DVD and Internet Tools Broaden Church Video ReachTruthcasting is launching a new service designed to help churches meet congregants’ demands for more flexibility in viewing sermons and other video content 9/07/2006 4:00 AM Eastern
DVD and Internet Tools Broaden Church Video Reach
Sep 7, 2006 8:00 AM
“With the TiVo generation, people are getting used to shifting times and watching things when they want,” says David McDaniel, a partner in Truthcasting Media Group, Plano, Texas. Truthcasting is launching a new service designed to help churches meet congregants’ demands for more flexibility in viewing sermons and other video content.
Subscribers to Truthcasting download a media client to their computers and can then receive free downloads of sermons and other church messages over the Internet.
McDaniel stresses the service is easy for both churches and subscribers, relying on familiar web interfaces and commonly available hardware like DVD recorders.
“This is an easy way for churches to get the most valuable thing they do every week—their sermon—out and available to the masses,” he says. “There are only a couple of ways to do that now.”
According to McDaniel, churches can opt to produce their own TV broadcasts, with all the expense and complexity that entails. Or they can distribute DVDs in quantity, which presents its own challenges. The third choice, he says, is contracting with a service like Truthcasting, which receives file uploads from the church and makes them easily available to subscribers.
“We see very few churches providing DVDs,” McDaniel says, “just because of the time and expense. But a lot of churches have cameras and produce their sermons. They record it and put it on a shelf, never to be seen again.”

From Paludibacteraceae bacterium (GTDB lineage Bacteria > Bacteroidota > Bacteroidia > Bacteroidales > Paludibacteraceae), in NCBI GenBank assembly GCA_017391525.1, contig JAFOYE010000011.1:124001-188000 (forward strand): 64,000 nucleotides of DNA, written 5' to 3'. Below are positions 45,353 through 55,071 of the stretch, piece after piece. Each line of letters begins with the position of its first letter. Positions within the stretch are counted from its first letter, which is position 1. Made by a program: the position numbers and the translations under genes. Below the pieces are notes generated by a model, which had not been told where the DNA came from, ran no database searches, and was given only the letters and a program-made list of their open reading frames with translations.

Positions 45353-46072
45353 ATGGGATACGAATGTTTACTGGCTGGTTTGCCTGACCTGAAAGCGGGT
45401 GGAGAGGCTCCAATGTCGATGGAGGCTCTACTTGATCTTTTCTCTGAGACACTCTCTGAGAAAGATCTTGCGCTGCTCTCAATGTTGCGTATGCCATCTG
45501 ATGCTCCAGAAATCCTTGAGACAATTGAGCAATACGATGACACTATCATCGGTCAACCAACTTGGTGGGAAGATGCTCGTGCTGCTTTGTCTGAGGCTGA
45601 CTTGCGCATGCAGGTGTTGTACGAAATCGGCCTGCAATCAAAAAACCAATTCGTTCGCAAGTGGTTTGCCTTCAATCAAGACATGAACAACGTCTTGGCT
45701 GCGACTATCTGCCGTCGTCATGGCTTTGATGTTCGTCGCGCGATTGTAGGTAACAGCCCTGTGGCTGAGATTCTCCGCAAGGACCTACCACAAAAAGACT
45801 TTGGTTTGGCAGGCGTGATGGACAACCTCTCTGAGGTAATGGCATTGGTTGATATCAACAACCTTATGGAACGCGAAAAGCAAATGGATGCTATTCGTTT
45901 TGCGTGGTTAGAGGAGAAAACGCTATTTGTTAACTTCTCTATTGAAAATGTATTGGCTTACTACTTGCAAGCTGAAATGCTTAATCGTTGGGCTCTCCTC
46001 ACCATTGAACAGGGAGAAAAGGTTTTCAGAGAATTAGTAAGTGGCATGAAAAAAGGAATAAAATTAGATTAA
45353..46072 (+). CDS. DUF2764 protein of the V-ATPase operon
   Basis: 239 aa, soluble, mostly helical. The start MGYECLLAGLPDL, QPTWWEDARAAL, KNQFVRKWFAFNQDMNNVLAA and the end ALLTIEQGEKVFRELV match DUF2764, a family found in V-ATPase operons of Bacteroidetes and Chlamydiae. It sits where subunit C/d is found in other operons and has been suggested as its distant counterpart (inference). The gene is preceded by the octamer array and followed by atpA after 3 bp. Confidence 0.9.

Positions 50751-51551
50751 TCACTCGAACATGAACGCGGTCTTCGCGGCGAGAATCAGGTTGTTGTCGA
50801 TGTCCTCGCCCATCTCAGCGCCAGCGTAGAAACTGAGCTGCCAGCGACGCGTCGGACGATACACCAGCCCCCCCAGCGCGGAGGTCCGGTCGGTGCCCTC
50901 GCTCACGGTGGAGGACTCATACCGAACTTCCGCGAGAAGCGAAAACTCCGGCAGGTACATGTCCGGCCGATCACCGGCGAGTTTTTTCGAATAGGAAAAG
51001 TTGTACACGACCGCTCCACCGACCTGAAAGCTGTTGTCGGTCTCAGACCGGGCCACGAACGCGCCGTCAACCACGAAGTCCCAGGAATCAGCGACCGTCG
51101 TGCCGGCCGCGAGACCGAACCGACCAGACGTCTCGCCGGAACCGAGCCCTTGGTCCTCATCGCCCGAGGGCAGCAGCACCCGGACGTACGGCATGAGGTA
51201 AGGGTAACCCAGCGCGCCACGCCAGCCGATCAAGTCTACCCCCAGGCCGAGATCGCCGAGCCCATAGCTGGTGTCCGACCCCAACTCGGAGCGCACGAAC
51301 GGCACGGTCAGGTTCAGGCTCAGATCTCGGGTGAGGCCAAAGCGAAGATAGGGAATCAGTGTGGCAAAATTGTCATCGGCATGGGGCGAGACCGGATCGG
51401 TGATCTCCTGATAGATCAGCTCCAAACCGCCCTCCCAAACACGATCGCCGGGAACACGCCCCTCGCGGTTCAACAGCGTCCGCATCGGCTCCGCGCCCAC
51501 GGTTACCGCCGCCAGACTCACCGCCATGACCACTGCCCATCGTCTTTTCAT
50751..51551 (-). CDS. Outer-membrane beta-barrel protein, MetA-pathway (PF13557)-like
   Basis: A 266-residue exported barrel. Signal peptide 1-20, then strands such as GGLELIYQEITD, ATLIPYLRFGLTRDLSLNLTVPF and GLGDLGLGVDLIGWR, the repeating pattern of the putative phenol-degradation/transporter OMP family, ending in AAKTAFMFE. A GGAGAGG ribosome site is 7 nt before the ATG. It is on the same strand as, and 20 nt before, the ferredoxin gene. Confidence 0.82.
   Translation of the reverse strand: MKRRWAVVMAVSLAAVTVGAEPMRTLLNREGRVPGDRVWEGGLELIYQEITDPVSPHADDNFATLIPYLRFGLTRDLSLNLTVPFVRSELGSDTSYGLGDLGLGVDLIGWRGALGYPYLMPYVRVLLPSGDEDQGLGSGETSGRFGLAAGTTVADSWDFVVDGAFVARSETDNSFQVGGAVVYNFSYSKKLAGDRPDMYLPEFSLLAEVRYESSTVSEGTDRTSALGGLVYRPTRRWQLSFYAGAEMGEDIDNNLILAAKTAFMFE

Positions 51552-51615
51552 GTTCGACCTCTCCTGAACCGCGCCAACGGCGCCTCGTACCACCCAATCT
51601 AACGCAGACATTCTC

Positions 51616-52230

Simply by inserting “a cheap DVD recorder” to record content routed from cameras to IMAG screens, churches can capture a complete, high-quality recorded sermon, McDaniel says.
“Increasing user-friendliness is also reducing the complexity of producing and duplicating DVDs, with the result that more and more people are going in that direction,” says Aaron Pratt, marketing and communications manager at Microboards.
“Authoring a DVD can be more complex than [authoring] a CD,” Pratt says, “because in addition to sourcing and encoding the content, there is an added step that creates navigability, menu structures, etc. But hardware and software providers have stepped up to simplify that process so that event recording and other mid-level applications can quickly and easily produce a DVD.”
Microboards has seen increasing interest in iPod distribution, but according to Pratt, “[This trend] has not slowed the consumption of CD and DVD in the market. To the contrary, the availability of more content and more distribution seems to be driving increased consumption. While two years ago, most DVD duplicators were still being used to duplicate CDs, now the increased demand for video has driven video ministry in the church, and we are seeing more and more DVD media go to feed those machines.”
Such tasks as producing durable DVD labels are also becoming easier, Pratt says.
Whether serving simply to capture video, or as a medium for more ambitious productions, DVDs are becoming much more common in worship settings. “Everything today is Internet-driven or digitally based,” McDaniel says, and “a lot of folks are providing some form of video.”